USMLE Question of the Week

Properly Identifying Pediatric Immunodeficiencies

In Episode 58 of Med School Question of the Week for USMLE, Faustine Ramirez, MedSchoolCoach expert tutor, answers this medical school question:

A 2-year-old boy is brought to the pediatrician’s office with 3 days of fever, fatigue, and productive cough. He completed a course of antibiotics for acute otitis media two weeks ago, and has had frequent episodes of otitis media and thrush in the past year. His mother also reports easy bruising with very minor injuries and frequent nosebleeds. He was born at term following an uncomplicated pregnancy and delivery, although his mother recalls he developed prolonged bleeding following circumcision. He also has a history of severe eczema since infancy. He appears tired and irritable, but is consolable by his mother. Temperature is 38.7 C, heart rate is 135/min, respiratory rate is 38/min, and oxygen saturation is 94%. On examination he has mild sub-costal retractions and crackles are heard in the right lower lung fields. Multiple 1-2 cm mobile rubbery lymph nodes are palpable in the cervical chains, and there are white plaques on the tongue. An eczematous rash covers his face and body. A spleen tip is palpable 2 cm below the costal margin. Laboratory studies show the following:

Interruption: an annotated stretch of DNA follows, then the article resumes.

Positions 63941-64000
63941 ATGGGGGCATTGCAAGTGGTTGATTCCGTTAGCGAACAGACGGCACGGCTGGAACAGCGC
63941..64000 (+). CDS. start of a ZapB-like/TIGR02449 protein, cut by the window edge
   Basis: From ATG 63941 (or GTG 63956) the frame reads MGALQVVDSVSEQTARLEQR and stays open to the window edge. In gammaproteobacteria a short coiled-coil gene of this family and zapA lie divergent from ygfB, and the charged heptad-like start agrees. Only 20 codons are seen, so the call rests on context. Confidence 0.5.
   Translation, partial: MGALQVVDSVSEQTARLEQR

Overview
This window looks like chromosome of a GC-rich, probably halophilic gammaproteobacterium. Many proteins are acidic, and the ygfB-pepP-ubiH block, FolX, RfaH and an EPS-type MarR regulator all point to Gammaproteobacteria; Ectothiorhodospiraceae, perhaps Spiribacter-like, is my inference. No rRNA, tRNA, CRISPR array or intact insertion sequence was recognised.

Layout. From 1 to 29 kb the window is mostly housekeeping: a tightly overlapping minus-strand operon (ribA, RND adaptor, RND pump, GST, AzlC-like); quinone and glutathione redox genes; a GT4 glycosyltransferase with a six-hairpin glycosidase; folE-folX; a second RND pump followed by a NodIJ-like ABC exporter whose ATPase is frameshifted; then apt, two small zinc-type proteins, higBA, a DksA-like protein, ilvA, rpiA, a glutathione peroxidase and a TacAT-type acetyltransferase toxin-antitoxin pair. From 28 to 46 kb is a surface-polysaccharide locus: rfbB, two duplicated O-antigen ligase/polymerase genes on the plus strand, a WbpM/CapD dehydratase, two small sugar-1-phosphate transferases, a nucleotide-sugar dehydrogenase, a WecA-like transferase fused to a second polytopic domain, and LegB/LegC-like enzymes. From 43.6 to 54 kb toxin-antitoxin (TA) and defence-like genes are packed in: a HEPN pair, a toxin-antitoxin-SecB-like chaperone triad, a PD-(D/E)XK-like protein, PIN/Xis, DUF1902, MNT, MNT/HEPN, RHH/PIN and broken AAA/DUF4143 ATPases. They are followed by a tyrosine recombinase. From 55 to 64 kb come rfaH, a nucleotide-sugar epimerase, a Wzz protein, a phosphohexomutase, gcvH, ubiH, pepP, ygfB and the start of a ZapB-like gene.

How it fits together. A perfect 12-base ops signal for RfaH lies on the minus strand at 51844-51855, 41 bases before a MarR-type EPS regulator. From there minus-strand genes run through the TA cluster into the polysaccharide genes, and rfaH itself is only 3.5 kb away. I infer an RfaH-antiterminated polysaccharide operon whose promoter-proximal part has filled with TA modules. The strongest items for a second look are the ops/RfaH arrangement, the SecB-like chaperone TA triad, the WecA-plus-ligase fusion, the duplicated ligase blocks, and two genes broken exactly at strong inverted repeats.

• Hemoglobin – 12.5
  • Leukocyte count – 4,800
  • Platelet count – 42,000
  • Blood smear: small platelet volume
  • IgA – 490
  • IgE – 420
  • IgM – 50
  • IgG – 630

Which of the following is the most likely diagnosis?

  • Primary HIV infection
  • Adenosine deaminase deficiency
  • Hyper IgE syndrome
  • Common variable immunodeficiency
  • Wiskott-Aldrich syndrome
  • X-linked severe combined immunodeficiency
  • X-linked agammaglobulinemia

Watch to find out!

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